Dart’s hurricane team to share experiences

| 12/12/2008

(CNS): Offering the benefit of their experience to a regional audience, Derek Haines and Chris Pope of Dart Realty will be joining the National Hurricane Conference’s Latin America & Caribbean committee and speak at the Caribbean All-Hazards conference next week in Montego Bay, Jamaica. Although the conference will cover all types of natural hazards, the presentation by Haines and Pope will focus primarily on hurricane preparedness and emergency planning.

According to a statement released by Dart Realty, the conference seeks to bring together government agencies, emergency personnel, academic institutions and the private sector to exchange information and develop methods to reduce the harmful impacts of hazards and disasters in the Caribbean region.

The 2008 hurricane season, which officially ended last week, was the fourth most active on record with a total of sixteen named storms. The two major storms which affected the Cayman Islands, Hurricanes Gustav and Paloma, saw hurricane contingency plans deployed across the country. Haines and Pope, who are responsible for Dart’s hurricane preparations, will share their experiences and make recommendations for effective contingency planning using Camana Bay as an example.

“One of the most successful aspects of our preparations this year was the conversion of the parking structure at Camana Bay into an emergency refuge for staff, tenants and their families," said Haines, Operations Manager at Dart Realty. “The multi-storey car park on Forum Lane was screened in using a special hurricane fabric, providing ample space for families to shelter from the storm. The set-up worked extremely well and we received positive feedback from those who stayed overnight for Gustav in August.”

The fabric is a new technology that has been widely used and tested in the United States, but had not previously been used in Cayman, Dart said in a release. The light-weight material’s protective strength has proven to be comparable if not more effective than traditional steel or aluminium hurricane shutters. An additional bonus is the visibility that the material provides, allowing occupants of the shelter to see what is happening outdoors.

“The screened parking structure is ideal for a refuge as it provides large amounts of floor space at increasing levels of height, plus there is no roof to come off,’ explained Haines. “After the storm has passed, the panels can be easily removed allowing the breezes through, which means there is no problem running either generators or barbeques if emergency accommodation is required for any length of time.  During Gustav, we provided basic necessities such as cots, toilets and a first aid post to make people as comfortable as possible, but the car park is only intended to act as an emergency refuge rather than a fully equipped shelter.”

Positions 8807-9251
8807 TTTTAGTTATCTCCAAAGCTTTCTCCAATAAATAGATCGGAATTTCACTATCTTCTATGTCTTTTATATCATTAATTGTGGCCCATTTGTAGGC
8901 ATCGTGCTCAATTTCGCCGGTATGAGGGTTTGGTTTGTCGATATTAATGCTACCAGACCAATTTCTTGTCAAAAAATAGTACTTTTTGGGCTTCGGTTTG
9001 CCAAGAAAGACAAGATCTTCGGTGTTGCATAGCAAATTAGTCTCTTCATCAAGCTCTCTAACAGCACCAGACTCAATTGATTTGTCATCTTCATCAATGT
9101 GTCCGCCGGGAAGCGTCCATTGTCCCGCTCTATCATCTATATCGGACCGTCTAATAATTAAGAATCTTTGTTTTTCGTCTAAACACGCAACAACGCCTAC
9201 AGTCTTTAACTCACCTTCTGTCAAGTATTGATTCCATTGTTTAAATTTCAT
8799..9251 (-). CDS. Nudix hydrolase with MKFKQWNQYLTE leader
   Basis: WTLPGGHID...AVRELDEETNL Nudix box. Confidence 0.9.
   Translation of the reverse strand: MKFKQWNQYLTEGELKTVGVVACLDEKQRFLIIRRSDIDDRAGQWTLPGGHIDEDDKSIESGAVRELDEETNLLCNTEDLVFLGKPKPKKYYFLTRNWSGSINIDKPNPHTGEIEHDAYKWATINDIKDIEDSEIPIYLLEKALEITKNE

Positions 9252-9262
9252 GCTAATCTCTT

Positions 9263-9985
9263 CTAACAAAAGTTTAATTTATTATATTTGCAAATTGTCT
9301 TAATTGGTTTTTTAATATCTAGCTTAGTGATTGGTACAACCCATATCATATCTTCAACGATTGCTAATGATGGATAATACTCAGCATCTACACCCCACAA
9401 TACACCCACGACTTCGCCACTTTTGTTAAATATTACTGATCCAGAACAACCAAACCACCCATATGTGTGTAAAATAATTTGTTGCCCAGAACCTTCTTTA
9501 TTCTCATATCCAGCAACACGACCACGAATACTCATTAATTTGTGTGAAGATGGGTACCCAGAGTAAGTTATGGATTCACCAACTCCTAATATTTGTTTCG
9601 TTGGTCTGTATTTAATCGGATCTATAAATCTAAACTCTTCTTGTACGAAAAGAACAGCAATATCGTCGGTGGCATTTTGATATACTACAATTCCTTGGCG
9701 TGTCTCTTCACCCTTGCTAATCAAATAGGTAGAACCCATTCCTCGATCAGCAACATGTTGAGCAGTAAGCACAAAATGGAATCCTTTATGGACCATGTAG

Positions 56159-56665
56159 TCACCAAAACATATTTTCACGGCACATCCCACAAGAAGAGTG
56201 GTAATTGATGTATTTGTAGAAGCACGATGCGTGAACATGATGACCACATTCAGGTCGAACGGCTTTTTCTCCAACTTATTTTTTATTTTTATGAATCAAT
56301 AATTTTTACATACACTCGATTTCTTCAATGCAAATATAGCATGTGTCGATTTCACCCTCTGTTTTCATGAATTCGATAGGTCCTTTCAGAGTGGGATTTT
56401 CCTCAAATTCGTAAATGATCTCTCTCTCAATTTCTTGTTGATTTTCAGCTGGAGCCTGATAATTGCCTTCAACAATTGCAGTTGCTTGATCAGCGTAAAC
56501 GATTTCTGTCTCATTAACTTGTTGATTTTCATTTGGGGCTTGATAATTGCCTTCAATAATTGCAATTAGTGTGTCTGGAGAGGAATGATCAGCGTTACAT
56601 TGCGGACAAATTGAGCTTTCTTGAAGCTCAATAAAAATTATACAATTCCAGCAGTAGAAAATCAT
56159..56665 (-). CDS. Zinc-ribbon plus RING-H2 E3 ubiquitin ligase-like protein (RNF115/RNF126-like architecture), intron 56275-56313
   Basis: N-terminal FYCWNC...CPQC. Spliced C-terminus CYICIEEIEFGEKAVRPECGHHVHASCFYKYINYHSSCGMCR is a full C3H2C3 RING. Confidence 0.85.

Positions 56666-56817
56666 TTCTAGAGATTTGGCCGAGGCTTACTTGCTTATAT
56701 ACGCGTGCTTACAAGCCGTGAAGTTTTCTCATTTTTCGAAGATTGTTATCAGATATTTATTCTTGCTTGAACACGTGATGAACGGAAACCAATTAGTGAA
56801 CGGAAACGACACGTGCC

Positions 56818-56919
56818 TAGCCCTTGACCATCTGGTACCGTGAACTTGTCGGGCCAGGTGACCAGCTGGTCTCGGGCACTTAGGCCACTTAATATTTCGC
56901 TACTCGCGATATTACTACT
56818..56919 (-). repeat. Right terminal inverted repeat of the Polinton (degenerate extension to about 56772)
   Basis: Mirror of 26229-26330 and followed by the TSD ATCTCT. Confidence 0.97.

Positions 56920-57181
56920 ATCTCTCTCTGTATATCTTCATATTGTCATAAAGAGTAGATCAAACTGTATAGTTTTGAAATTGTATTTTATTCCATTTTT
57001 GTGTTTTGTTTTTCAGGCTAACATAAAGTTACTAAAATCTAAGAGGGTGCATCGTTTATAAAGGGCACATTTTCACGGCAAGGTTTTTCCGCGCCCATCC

Haines added that the experience in running a refuge, such as the importance of keeping a careful headcount, providing marshals and segregating animals from humans, are all topics that will be discussed at the conference.

“The conversion of a parking structure into an emergency refuge has garnered attention locally, as both private sector organisations and government agencies have been to view the set-up to see if similar systems might be viable elsewhere on the island. With just the two Camana Bay parking structures alone, the system would allow us to double if not triple emergency refuge capacity on the island in the case of a national emergency,” added Pope, Logistics and Purchasing Manager at Dart Realty. “We have also been working with the fire, police and health services to discuss how we can help in housing emergency vehicles and staff during a storm, allowing them to provide effective relief in the aftermath.”

At the All-Hazards Conference in Jamaica next week, Haines and Pope will discuss best practices for emergency refuge operation and the importance of planning and preparedness for businesses, governments and individual families, and will also cover post-evacuation and business continuity plans.

‘In a region that is vulnerable to natural hazards, we have the additional challenge of being isolated on different islands,’ said Pope. “The aim of the conference is to pool our resources so that the All-Hazards committeecan act like a FEMA for the Caribbean. We are honoured to have been invited to speak, and look forward to a productive and rewarding week ahead.”

Also representing the Cayman Islands on the All-Hazards conference committee is Dr Barbara Carby, Director of Hazard Management. The All-Hazard Conference runs from 15 to 17 December at Rose Hall Resort & Spa in Montego Bay, Jamaica. For more information, visit www.caribbeanallhazards.org.

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